Things are changing rapidly at both the local level and the state level. Those changes will soon begin to impact what materials will be allowed to be used by restaurant operators for to go orders. This is one of the times that you want to be ahead of the curve on designing a comprehensive paper goods and to go packaging plan for your restaurant. Many operators truly wanted to go with fully compostable, eco-friendly paper goods many years ago but soon found out that a commitment to those types of materials was cost prohibitive. There is certainly a marketing advantage to a large segment of restaurant guests knowing that the operator is using eco-friendly materials and practices, but like with any other statements of quality, the operator must do a good job of making sure the guest knows this.

California passed the first statewide ban on single-use plastic bags back in 2016. At the time, restaurant and department stores were not included in the ban but recently there have been many attempts by the state legislative bodies to include both in the ban. The charge for paper bags and thicker plastic bags of ten ($0.10) cents is mandated in the law. California voters approved the ban with the passage of Proposition 67, Senate Bill 270.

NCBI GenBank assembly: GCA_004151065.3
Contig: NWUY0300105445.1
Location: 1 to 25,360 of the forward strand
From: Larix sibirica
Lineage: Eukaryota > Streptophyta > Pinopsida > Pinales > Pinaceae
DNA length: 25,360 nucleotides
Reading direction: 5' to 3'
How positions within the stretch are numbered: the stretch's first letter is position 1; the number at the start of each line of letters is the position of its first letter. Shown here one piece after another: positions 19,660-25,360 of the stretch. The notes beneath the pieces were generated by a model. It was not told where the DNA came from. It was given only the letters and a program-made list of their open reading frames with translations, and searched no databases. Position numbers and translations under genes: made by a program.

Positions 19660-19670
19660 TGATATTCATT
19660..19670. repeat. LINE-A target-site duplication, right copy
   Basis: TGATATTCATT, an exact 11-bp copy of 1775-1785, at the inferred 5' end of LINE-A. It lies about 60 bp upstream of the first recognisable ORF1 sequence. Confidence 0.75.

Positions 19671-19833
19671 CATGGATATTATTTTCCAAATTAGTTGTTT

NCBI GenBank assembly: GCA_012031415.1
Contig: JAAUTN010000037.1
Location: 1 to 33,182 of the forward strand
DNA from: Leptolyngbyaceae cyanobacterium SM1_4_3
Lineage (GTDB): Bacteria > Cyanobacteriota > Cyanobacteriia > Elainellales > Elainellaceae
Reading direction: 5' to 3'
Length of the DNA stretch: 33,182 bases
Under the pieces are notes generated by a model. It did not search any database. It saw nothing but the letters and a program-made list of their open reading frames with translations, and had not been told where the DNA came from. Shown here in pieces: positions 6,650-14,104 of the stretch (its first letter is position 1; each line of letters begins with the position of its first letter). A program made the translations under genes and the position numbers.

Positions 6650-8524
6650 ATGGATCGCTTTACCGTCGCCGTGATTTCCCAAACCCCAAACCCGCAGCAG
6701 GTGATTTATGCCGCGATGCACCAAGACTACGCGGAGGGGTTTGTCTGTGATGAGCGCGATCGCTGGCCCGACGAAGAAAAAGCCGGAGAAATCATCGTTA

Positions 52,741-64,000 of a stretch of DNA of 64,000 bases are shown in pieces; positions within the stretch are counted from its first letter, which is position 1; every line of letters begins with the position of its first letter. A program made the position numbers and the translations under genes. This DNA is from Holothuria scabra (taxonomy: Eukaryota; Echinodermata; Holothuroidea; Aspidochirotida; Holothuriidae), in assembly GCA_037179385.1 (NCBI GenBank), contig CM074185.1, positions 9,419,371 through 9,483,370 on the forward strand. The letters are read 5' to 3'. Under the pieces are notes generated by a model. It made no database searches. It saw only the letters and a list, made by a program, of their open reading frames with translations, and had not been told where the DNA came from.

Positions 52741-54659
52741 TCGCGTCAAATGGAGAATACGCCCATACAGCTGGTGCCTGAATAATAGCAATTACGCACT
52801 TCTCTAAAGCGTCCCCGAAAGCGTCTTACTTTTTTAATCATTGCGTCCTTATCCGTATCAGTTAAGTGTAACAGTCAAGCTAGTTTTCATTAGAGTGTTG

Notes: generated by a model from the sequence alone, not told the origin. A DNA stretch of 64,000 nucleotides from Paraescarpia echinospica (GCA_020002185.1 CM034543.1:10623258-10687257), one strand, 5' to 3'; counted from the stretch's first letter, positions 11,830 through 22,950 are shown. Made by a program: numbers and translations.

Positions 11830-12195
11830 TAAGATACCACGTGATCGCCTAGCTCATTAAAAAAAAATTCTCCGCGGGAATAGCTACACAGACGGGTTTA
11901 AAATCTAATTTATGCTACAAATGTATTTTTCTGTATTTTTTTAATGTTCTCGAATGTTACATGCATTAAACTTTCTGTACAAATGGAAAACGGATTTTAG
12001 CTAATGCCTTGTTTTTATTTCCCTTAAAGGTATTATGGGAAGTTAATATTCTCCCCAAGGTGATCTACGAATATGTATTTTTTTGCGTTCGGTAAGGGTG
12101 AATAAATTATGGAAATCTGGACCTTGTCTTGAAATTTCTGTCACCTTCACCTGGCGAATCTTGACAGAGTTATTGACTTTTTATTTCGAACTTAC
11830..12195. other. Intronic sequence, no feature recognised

Current state legislative activity includes the following issues coming up in the 2017-2018 California state house:

  • SB 168 (Wieckowski, Democrat-Fremont); Minimum Recycled Content – would require Calrecycle to establish minimum recycled content standards for beverage containers. Most of the recycled beverage (think water bottles) containers in California are actually sent out of state or oversees for recycling.


  • AB 2379 (Bloom, Democrat-Santa Monica); Plastic Microfiber Pollution – would require labels of notification of clothing that contains synthetic fibers which contribute to marine plastic pollution.


  • SB 1335 (Allen, Democrat-Santa Monica); Sustainable Food Packaging – this bill would ensure California meets its waste diversion goals by requiring all disposable food packaging provided at food services facilities is recyclable or compostable. Currently, this bill is aimed at food facilities serving state agencies, state facilities or operating on state property.


  • SB 705 (Allen, Democrat-Santa Monica); Sustainable Takeout Food Packaging – this bill would eliminate polystyrene (Styrofoam)containers statewide. This bill died on the Senate floor.


  • AB 2779 (Stone, Democrat-Scotts Valley, and Calderon, Democrat-Whittier); Connect the Cap – this bill would require the tops of disposable plastic bottles to be connected to the bottle. This bill died on the assembly floor.


  • AB 1884 (Calderon, Democrat-Whittier); Straws Upon Request Only – this bill would require all sit-down restaurants in California to forgo automatic distribution of plastic straws in served drinks and only provide as requested from the guest.